I‘m currently reviewing two of the year’s triple-A titles, both of which seem to be garnering some negative press.
EA Games’ Medal of Honor Warfighter continues the series modern combat setting from 2010’s rebooted Medal of Honor. The follows the exploits of a group of elite “Tier 1” special forces operatives as they travel around the world searching for a terrorist leader known only as The Cleric. Their investigations take them to various combat hot-spot each of which ends up in a shoot-out.
The developers, Danger Close, don’t mess about with hiding behind some politically correct made-up scenerio, Medal of Honor is based on real life events (apparently) and as such don’t expect the Micheal Bay-like shennanigans of the Call of Duty series. These guys are taking down the Taliban. You will be shooting Islamic fundamentalists.
This has upset some of the more sensitive reviewers out there, folks who don’t realise what their tax dollars are paying for in Afghanistan right at this moment. War IS horrible. People die. Get over it. Or join a hippie commune as press flowers all day. We sleep soundly at night because our violent men are out there killing other violent men that, if they had their way would kill us, our families and our way of life without a thought. It is horrible and very, vary sad; but it is the way of things now.
Back to Medal of Honor, the game. I’m enjoying the single-player game. It is gritty. It is also not a polished as the CoD games, but it is far superior to the Battlefield 3 single-player game. The multi-player game isn’t gelling with me as well as the last Medal of Honor game, which i really enjoyed. The domination maps (or whatever they call them) are a bit linear and so I can’t sneak about, avoiding combat, capturing bases as I’ve been doing since Battlefield 1942. The Nations mini-game, where you earn tokens that can be used to represent you country by going to the Battlelog website is inspired. Watch out for a review from me soon.
The other game that seems to be disappointing folks is Assassin’s Creed 3. Some players are having a tough time empathising with the game’s new protagonist, Connor Kenway. Compared to Ezio from the last three games Connor does seem a little one-dimensional . But it is early days and Ubisoft had the luxury of three games to flesh out Ezios character rather than just the short amount of time that we have been playing Connor in Assassin’s Creed 3.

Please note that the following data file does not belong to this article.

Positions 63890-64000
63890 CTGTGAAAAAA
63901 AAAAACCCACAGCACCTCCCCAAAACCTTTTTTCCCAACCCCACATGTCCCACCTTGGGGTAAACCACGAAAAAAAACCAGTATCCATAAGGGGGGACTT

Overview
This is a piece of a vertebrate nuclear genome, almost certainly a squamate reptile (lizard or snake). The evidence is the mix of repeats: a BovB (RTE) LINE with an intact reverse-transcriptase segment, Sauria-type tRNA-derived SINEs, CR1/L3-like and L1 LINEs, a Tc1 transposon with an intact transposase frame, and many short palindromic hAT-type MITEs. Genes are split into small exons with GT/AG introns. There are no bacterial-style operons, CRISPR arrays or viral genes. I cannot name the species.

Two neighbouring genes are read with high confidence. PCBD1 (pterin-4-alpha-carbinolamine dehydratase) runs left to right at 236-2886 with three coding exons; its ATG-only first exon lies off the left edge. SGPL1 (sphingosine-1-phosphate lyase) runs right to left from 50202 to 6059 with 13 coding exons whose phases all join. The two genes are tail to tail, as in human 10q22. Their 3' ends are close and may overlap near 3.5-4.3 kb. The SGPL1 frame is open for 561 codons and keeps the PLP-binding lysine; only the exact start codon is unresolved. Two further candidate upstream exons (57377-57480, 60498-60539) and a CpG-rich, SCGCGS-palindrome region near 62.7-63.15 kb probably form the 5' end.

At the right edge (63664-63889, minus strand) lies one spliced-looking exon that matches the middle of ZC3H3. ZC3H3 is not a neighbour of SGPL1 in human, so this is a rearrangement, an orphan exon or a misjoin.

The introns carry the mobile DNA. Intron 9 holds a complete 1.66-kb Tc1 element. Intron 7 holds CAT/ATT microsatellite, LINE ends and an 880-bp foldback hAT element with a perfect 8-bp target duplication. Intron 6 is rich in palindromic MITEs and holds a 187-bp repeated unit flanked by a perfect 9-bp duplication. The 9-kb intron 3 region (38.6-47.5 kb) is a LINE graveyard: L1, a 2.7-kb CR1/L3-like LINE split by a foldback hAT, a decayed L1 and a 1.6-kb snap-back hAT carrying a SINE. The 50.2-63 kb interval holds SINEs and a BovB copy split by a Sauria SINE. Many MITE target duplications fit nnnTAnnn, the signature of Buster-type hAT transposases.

In the hands-on preview, I had concerns that the more contemporary setting didn’t feel as exotic as the locales in previous Assassin’s Creed games. Whilst that still rings true to some extent, having spent a little more time wandering around the streets of 18th Century Boston, I must say that they have created an environment every bit as rich as that of previous installments. I’ve even found the sea battles a little more fun that in the hands-on sessions. The hunting part of the game, whilst instantly gratifying, seems a little tacked out and I’m not sure how it will hold up later on in the game. I fear that I’m going to find the wanton slaughter of innocent animals it a bit pointless in the long run.
Assassin’s Creed 3 is delivering for me, however, it is far from perfect; especially when you consider that this is one of Ubisoft’s flagship marques. What is inexcusable is the amount of bugs in the game. Whilst the game seems to be on an even keel now that I’m some 7 hours into it. At first I felt more like a play-tester than a reviewer. First off, it seems that the much lauded AnvilNext engine is pushing my Xbox 360 a little too hard giving me an inexcusably choppy frame rate when it all gets a bit busy. I expect this on an underpowered PC, but not on a console. I’m wondering if the AnvilNext engine was built with the next-gen consoles in mind.
A couple of times I found myself getting punished for doing thing in a different manner than the developers intended, the worst of which was in taking an inspired route whilst eavesdropping, none other than, a young George Washington. My actions sent the AI into such a tizz that they stopped in their tracks resulting in me resetting the mission. Whilst swimming I managed to pass though the scenery, falling into the void- it seems some of the bugs are in the Animus, itself. Something that really did piss me off was when an Animus database entry unlocked too early and spoilt a pretty pivotal plot-point for me. There’s also a typo in George Washington’s database entry.
Whilst Assassin’s Creed 3 is still an impressive and entertaining undertaking, it does seem to lack some of the polish of the preceding games. I’m wondering if the rush for release has something to do with getting the game out before that important date: 21/12/12. Look out for my review on New Zealand’s techday.com, soon.
That’s it from me this week. Check back soon for my Assassin’s Creed 3 Freedom Edition unboxing article that I’m currently putting the finishing touches to. Lots of photos! I’ve still got loads of games on my state with reviews of XCOM: Enemy Unknown, Doom 3 BFG Edition and Need for Speed: Most Wanted to knock out.